Now imagine that the reins are attached to a bit that fits uncomfortably in the horse’s mouth. He shifts from side to side to take the weight off of his painfully overgrown hooves. He hasn’t had adequate hay for days, or possibly even weeks. And he’s been beaten to force him to perform. The experience doesn’t sound so ideal anymore, does it?

 

As responsible travelers increasingly eschew attractions that profit from captive animals, the tide is slowly shifting towards an industry that favors viewing animals in their natural habitats. Companies like Sea World are seeing their business models crumble, and attractions like Thailand’s Tiger Temple watch their visitor numbers decline steadily as people become more and more committed to ethical practices regarding the exploitation of animals.

 

Responsible Horseback Riding Tours, Arabian Horse

A Rabiccano Arabian Horse, photo by Montanabw via Creative Commons

 

Unfortunately, for domestic animals like horses, things widely remain unchanged. It’s easy to see that a dolphin in a tank  a caged tiger are in unnatural, uncomfortable surroundings. But, for the layperson, it’s not as readily apparent when a horse at a tourist attraction is unhealthy, in pain, or lacking basic care. When tourists choose an irresponsibly managed horse activity, they may unknowingly be contributing to improper care or abuse of these amazing creatures.

 

If you’re considering joining a horse tour or taking a horseback ride during your travels, these are a few simple ways to tell if the horse you’ll be riding is properly cared for. And choosing a responsible horseback riding tour can make all the difference between perpetuating the cycle of poor horse management or ensuring that the horse will enjoy the experience just as much as you do. Here are a few tips on what to look for:

 

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Co-Founded by Bret Love & Mary Gabbett, Green Global Travel is an ecotourism, nature / wildlife conservation & cultural preservation magazine. More about us.

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As Seen In:

Destinations We’ve Covered:

• AFRICA
Egypt- Top 5 Eco Attractions
Morocco- A Journey into the Atlas Mountains
South Africa- Londolozi Game Reserve Safari
South Africa- Kruger National Park
South Africa- South Africa- Zulu Memories
Tanzania- Climbing Mt. Kilimanjaro

 
• ANTARCTICA
How To Get To Antarctica w/out Doing the Drake
The Haunting Beauty of Icebergs
Penguins of Antarctica
Taking the Polar Plunge
Top 5 Eco Attractions in Antarctica
Whales of Antarctica
 
• ASIA
India- Ranthambhore National Park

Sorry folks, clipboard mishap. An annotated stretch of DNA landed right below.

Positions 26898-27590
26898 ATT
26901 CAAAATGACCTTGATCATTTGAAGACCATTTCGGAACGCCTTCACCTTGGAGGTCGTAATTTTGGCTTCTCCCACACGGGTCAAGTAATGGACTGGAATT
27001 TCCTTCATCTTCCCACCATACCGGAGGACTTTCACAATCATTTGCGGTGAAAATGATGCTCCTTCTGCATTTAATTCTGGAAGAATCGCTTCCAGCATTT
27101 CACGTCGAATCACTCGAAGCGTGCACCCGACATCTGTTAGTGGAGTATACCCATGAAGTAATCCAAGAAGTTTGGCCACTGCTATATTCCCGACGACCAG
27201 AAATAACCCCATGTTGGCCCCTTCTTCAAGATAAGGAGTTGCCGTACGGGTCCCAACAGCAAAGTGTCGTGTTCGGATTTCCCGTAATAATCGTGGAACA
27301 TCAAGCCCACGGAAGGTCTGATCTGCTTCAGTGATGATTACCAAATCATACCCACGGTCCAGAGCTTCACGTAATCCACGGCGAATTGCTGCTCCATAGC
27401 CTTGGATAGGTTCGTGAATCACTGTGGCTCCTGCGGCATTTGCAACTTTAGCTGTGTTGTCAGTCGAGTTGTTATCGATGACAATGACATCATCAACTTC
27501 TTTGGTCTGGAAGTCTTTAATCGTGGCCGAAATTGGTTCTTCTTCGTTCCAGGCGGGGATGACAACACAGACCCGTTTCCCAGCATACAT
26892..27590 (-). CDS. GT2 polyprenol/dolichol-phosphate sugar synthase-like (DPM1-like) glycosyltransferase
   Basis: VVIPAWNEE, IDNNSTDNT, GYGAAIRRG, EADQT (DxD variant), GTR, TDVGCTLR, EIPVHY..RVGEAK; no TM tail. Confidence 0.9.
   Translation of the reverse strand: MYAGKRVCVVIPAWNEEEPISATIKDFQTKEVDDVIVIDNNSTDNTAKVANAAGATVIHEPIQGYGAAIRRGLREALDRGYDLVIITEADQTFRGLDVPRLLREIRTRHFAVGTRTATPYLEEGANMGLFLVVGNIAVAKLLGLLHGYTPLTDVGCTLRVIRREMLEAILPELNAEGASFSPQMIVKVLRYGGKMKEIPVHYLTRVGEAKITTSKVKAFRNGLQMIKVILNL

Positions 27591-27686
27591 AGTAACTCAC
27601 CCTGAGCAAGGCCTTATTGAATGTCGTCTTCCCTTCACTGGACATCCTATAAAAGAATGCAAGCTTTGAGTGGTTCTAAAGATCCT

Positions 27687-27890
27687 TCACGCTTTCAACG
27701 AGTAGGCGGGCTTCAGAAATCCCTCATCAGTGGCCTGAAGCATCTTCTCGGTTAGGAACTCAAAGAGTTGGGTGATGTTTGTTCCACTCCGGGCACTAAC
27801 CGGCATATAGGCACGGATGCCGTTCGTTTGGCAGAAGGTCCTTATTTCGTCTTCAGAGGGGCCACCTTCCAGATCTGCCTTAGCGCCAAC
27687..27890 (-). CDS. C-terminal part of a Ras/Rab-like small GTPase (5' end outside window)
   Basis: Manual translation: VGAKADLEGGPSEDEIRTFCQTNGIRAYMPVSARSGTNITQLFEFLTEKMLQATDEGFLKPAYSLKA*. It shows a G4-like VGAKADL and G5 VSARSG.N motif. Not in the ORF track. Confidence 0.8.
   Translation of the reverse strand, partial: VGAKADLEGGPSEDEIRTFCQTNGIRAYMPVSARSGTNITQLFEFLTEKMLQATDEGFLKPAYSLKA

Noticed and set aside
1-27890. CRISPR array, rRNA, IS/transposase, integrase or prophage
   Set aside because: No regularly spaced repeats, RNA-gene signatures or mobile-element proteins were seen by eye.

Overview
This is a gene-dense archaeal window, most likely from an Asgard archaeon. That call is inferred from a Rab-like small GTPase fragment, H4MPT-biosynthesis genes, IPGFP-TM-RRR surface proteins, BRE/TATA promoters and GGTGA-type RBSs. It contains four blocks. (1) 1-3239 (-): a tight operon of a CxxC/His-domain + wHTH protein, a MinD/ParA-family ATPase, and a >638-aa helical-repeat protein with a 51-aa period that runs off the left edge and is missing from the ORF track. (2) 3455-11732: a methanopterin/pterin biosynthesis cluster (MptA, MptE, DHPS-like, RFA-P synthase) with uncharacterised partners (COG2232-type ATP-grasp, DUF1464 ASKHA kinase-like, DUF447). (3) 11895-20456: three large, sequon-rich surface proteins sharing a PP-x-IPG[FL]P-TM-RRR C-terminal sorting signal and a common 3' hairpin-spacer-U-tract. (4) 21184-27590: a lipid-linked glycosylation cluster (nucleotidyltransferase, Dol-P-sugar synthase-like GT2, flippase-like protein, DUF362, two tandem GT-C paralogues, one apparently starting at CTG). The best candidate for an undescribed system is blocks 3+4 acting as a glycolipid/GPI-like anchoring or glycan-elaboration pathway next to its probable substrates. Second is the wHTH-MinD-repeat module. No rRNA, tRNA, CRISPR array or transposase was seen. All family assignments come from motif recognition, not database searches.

Laos- The Pastoral Paradise of Muang Ngoi
Malaysia- Borneo Sun Bear Conservation Centre
Malaysia- Orangutan Conservation at Sepilok
Nepal- Hiking The Annapurna Circuit
Taiwan- Top 5 Eco Activities in Taipei
Thailand- Top 5 National Parks
 
• AUSTRALIA/OCEANIA
Australia- Top 5 Eco Attractions
Australia-Kangaroo Island
New Zealand- Kapiti Island
New Zealand- Tongariro National Park
New Zealand- Top 5 Ecotourism Attractions
Tahiti- First Impressions
Tahiti- Photo Gallery
Tahiti- Moorea 4x4 Safari Tour
Tahiti- Moorea, Tiki Village Theater
Tahiti- Pearl Diving in Bora Bora
Tahiti- Ruahatu Marine Sanctuary, Bora Bora
Tahiti- Swimming With Sharks in Bora Bora
Tonga- Eua Island Eco Activities

 

• NORTH AMERICA
CANADA
Churchill- Into the Wild of Manitoba
Churchill- Polar Bear Fight
Churchill- Polar Bear Photo Gallery
Churchill- Tundra Wildlife

UNITED STATES
America’s Best Volcanoes
AK- Denali National Park
CA- Hiking The John Muir Trail
FL- Sanibel Island Eco Activities
FL- Crystal River, Swimming with Manatees
GA- Barnsley Gardens
GA- Top 5 Autumn Activities Around Atlanta
GA- Best Christmas Light Displays
GA- Top 20 Atlanta Christmas Events
GA- Jekyll Island Eco Activities
GA- Weekend in North GA Mountains
GA- Top 5 Eco Attractions in North GA
HI- Hawaii’s Big Island
HI- Hawaiian Mythology
HI - Top 5 Kauai Nature Attractions
LA- Mardi Gras Indians Super Sunday
MT- Hiking Glacier National Park
NC- Alligator River National Wildlife Refuge
NC- Asheville's Green Restaurants Scene
NC- Greensboro Travel Guide
NC- Great Smoky Mountains National Park
NC- Outer Banks Wild Horses
NM- Top 5 Eco Attractions
NY- Going Green in NYC
WV- Outdoor Adventures
Yellowstone- Mammoth Hot Springs
Yellowstone- Lamar Valley
Yellowstone- Grand Canyon & Hayden Valley
Yellowstone- Upper Geyser Basin
Yellowstone- Lower Geyser Basin

MEXICO
Cancun- Cancun Underwater Museum
Cancun- Mayan Museum of Archaeology
Cancun- Swimming with Whale Sharks
Riviera Maya- Monkeys, Pyramids & Pottery
Riviera Maya- Rio Secreto
Riviera Maya- Tulum & Coba
 
• CARIBBEAN